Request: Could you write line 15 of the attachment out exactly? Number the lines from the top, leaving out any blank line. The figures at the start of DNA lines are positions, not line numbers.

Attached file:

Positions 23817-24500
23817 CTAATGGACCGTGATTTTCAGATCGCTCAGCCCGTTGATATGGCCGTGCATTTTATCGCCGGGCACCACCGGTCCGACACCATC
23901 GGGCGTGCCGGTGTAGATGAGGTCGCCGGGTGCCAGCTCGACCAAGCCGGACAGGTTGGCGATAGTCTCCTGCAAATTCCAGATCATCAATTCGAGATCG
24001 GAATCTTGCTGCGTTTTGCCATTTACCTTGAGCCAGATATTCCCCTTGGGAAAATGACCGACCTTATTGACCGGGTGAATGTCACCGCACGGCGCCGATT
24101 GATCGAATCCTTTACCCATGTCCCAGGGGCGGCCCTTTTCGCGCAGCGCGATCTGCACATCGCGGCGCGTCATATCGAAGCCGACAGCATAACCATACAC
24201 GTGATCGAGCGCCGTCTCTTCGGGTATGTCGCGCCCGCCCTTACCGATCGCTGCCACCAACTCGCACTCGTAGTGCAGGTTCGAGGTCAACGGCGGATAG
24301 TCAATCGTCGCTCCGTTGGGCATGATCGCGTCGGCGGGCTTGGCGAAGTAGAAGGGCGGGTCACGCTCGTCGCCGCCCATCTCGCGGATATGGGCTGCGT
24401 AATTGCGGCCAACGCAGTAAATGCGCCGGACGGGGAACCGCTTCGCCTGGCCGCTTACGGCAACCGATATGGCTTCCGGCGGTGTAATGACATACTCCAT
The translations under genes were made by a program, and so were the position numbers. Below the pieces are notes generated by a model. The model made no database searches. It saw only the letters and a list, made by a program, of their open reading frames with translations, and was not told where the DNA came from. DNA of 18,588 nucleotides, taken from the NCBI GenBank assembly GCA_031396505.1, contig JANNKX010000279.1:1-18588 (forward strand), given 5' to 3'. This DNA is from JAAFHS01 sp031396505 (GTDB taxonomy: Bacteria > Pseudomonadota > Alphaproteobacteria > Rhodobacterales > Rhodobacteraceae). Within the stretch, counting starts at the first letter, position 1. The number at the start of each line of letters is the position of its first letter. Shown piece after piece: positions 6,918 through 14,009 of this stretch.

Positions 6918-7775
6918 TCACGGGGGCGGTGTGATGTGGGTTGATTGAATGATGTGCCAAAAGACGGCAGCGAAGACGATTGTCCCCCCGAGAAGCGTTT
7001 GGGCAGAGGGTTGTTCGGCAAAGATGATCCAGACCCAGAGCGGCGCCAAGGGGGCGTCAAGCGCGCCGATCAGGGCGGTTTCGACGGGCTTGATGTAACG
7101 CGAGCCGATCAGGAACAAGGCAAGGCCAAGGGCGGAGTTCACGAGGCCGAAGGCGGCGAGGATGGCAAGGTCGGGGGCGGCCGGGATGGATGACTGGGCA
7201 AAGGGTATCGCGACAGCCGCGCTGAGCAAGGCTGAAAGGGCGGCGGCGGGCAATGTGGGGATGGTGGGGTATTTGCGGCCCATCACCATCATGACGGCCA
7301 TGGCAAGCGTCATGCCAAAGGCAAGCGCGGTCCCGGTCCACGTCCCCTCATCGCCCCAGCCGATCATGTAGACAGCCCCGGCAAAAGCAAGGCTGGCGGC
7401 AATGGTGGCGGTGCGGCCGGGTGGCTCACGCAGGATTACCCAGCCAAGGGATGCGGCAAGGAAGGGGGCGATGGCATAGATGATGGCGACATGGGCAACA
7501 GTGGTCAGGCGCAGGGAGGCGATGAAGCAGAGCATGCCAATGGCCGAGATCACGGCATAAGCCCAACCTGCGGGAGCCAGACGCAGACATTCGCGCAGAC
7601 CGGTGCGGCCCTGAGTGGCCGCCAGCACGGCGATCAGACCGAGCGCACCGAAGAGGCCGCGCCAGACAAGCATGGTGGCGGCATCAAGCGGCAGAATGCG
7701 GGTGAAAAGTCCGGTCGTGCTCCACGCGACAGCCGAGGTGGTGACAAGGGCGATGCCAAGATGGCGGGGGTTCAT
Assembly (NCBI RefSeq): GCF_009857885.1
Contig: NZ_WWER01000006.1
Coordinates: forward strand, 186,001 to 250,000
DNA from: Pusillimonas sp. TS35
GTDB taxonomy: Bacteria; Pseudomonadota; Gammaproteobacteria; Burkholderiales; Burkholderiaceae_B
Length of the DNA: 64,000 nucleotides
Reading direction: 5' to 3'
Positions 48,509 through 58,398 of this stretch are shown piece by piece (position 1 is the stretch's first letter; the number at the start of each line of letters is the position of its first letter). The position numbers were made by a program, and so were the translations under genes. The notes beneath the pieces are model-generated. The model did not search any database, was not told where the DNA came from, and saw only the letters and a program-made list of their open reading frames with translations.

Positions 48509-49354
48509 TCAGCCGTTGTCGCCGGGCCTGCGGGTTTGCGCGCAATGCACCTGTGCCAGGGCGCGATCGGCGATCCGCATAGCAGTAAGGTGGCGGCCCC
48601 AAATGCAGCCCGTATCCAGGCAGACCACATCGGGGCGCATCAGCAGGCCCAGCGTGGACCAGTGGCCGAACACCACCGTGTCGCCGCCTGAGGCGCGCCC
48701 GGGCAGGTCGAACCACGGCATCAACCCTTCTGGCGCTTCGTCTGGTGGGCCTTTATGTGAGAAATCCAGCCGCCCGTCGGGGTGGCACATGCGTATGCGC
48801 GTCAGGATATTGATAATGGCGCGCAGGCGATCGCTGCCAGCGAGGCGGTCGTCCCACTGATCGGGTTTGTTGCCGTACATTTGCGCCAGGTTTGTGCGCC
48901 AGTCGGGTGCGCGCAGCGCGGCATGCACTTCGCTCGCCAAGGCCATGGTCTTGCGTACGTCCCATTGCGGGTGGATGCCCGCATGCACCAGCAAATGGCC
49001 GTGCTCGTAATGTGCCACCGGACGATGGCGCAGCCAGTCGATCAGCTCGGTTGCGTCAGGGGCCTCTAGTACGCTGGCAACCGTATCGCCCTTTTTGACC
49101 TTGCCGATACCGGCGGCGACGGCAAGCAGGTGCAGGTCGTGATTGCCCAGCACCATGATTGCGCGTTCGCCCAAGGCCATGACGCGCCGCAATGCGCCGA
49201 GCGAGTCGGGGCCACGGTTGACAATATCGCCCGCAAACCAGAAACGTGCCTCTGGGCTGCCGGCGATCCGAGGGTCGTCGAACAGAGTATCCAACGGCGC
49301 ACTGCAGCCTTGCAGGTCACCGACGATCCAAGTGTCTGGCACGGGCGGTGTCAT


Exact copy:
7301 TGGCAAGCGTCATGCCAAAGGCAAGCGCGGTCCCGGTCCACGTCCCCTCATCGCCCCAGCCGATCATGTAGACAGCCCCGGCAAAAGCAAGGCTGGCGGC